7 Rules of Work: Learn them and live better
Just the other day I met with a wonderful lady who has been in the staffing industry for over 30 years! If anyone is able to articulate the changes in employment, she certainly can. As we were talking, she stated that today's biggest challenge is that employers and employees have different expectations when it comes to work. I explain the following 7 Rules of Work in hopes to decrease this gap in expectations.
Rule #1: Show Up On Time. I don't think people really realize how important this is. At it's core, this is an issue of integrity and trust. Honestly, I've not always followed this rule. Often I would arrive late to meetings, and I believed that I could because I was the leader. No one questioned why I was late...they just assumed that I was doing principal or bishop things and so I myself became lackadaisical. Then, just two years ago, I was taught the power of time and dedicated myself to showing up on time and ending things on time no matter what. I was overwhelmed at the response that I got and how people quickly took my word because of this little, simple act.
Rule #2: Come With A Positive Attitude. Any business or organization has problems. You can either focus on the problems or focus on the vision...honestly, it is your choice. If you focus on the problems, you'll end up not liking your job, your boss and your coworkers. You'll gossip more, you'll share secrets and suddenly you'll become "that person" who management is trying to get rid of. While you may not agree with everything, and while you might at times think that you got the short end of the stick, get over it and get over you...Be positive and focus on helping others and you'll do just fine.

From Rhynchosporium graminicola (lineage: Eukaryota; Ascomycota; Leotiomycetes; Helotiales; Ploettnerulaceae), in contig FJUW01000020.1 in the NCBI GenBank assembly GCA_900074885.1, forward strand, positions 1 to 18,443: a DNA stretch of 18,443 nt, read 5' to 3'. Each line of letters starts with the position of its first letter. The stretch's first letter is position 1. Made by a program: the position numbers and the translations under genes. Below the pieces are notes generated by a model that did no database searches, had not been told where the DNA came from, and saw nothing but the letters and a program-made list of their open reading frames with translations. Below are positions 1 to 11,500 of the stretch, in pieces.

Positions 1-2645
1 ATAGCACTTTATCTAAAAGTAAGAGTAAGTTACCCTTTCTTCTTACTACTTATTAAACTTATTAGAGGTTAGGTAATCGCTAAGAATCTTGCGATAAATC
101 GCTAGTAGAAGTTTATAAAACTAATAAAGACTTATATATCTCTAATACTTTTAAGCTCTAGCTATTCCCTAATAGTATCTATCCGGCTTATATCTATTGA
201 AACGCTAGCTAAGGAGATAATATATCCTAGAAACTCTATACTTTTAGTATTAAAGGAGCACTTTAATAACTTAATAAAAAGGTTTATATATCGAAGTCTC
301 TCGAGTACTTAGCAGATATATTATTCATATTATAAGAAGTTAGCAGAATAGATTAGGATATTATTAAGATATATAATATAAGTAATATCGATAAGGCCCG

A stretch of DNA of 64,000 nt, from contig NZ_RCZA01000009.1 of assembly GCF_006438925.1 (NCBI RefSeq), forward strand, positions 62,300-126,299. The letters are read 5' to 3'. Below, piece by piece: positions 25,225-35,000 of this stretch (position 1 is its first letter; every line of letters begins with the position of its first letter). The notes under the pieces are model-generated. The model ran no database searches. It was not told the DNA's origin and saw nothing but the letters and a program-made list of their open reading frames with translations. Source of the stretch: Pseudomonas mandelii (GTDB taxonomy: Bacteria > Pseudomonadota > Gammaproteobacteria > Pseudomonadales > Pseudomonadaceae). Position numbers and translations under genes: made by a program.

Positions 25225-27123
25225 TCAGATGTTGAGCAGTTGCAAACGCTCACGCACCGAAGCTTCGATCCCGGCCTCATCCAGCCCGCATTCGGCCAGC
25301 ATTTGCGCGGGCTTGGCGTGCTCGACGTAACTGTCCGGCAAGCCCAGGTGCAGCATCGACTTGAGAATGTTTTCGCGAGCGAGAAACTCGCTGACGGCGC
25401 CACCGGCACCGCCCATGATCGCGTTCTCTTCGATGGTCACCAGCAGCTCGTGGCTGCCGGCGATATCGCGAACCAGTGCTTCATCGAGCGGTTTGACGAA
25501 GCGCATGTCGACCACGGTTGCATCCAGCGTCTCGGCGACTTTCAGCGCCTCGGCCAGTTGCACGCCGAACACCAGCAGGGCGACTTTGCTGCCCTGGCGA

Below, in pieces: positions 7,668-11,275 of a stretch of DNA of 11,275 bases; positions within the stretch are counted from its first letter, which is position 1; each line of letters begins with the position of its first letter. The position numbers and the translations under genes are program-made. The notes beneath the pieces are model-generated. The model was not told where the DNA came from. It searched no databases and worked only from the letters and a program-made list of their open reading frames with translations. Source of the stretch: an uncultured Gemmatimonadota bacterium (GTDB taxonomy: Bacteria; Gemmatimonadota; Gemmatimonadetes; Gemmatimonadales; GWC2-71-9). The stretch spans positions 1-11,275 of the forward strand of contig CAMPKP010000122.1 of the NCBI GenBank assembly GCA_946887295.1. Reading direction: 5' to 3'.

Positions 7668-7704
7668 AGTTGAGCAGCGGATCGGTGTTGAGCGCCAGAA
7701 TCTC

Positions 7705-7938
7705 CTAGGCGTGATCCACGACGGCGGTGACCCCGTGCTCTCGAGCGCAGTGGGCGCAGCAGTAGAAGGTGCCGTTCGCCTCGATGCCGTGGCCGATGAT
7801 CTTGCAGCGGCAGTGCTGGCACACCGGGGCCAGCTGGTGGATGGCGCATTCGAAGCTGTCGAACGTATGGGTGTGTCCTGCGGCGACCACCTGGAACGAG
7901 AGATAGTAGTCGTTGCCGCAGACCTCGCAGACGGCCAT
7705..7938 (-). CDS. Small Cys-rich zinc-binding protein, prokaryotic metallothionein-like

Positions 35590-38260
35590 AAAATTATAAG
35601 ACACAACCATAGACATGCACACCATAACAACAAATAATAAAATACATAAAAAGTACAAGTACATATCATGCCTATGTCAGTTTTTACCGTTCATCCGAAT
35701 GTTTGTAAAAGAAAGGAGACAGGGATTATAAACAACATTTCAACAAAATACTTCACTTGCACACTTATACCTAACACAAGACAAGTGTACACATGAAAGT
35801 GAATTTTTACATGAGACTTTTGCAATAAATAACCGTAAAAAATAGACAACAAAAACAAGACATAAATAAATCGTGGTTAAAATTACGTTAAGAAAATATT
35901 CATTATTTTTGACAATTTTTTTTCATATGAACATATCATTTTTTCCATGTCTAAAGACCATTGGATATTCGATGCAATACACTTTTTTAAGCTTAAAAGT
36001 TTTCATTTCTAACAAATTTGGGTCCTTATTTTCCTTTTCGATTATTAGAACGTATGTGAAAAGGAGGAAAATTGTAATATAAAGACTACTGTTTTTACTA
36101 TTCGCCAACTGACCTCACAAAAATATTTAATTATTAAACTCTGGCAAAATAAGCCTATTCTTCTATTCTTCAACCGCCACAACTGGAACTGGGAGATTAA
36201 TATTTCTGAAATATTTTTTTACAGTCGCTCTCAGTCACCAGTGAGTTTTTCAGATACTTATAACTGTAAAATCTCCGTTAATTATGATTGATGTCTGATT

Rule #3: Follow Through On Commitments. You might read this and think, "yea, this one I've got nailed!" but do you? Most of us are really good at keeping the big commitments, but what about all the others? Pay close attention every time you hear yourself say, "sure, I'll do that" or "yea, I can get that done." Then, WRITE THIS DOWN, because if you are like most people you're going to get distracted and you might very well forget what you committed to. Again, this is a trust and integrity thing. If you write all your commitments down and do your best to do them, you'll instantly build trust with your coworkers and superiors. Obviously, you'll not be perfect at completing them all. In such cases, be honest and shoot a quick email: "Hey Stacy, I know that I said I would get that report to you on Friday. Such and such has come up, so can I possibly get it to you on Monday instead?" People will appreciate your communication and honesty (assuming you truly are doing your best at fulfilling your commitments).
Rule #4: Communicate. Rule #3 touches on this, but effective work does not happen without communication. If you are not sure of the expectations, ask. This requires a bit of humility, but letting go of the ego is so much more beneficial than operating under a false understanding. I like how pastor Jesse Giglio states it, "The greatest problem in communication is the illusion that it has been accomplished." Ask questions and let people know what you are working on too. A transparent office is a happy office.